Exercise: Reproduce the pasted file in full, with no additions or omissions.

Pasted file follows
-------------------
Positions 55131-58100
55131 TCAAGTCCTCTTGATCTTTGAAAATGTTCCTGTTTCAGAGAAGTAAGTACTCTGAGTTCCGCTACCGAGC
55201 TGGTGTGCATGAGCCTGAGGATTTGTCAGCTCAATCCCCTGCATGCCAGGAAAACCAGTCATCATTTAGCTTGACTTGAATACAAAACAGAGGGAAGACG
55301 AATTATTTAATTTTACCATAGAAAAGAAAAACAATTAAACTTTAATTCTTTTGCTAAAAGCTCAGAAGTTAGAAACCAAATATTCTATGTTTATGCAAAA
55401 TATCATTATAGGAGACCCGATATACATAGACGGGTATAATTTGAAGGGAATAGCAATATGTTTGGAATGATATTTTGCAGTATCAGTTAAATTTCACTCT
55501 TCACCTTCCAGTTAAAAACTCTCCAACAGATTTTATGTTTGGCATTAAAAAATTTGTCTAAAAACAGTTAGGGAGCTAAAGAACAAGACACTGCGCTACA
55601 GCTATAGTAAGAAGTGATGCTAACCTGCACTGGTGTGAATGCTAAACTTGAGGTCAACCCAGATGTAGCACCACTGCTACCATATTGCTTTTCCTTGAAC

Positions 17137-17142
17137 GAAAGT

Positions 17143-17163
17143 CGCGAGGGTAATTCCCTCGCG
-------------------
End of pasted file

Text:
Positions 55131-58100
55131 TCAAGTCCTCTTGATCTTTGAAAATGTTCCTGTTTCAGAGAAGTAAGTACTCTGAGTTCCGCTACCGAGC
55201 TGGTGTGCATGAGCCTGAGGATTTGTCAGCTCAATCCCCTGCATGCCAGGAAAACCAGTCATCATTTAGCTTGACTTGAATACAAAACAGAGGGAAGACG
55301 AATTATTTAATTTTACCATAGAAAAGAAAAACAATTAAACTTTAATTCTTTTGCTAAAAGCTCAGAAGTTAGAAACCAAATATTCTATGTTTATGCAAAA
55401 TATCATTATAGGAGACCCGATATACATAGACGGGTATAATTTGAAGGGAATAGCAATATGTTTGGAATGATATTTTGCAGTATCAGTTAAATTTCACTCT
55501 TCACCTTCCAGTTAAAAACTCTCCAACAGATTTTATGTTTGGCATTAAAAAATTTGTCTAAAAACAGTTAGGGAGCTAAAGAACAAGACACTGCGCTACA
55601 GCTATAGTAAGAAGTGATGCTAACCTGCACTGGTGTGAATGCTAAACTTGAGGTCAACCCAGATGTAGCACCACTGCTACCATATTGCTTTTCCTTGAAC

Positions 17137-17142
17137 GAAAGT

Positions 17143-17163
17143 CGCGAGGGTAATTCCCTCGCG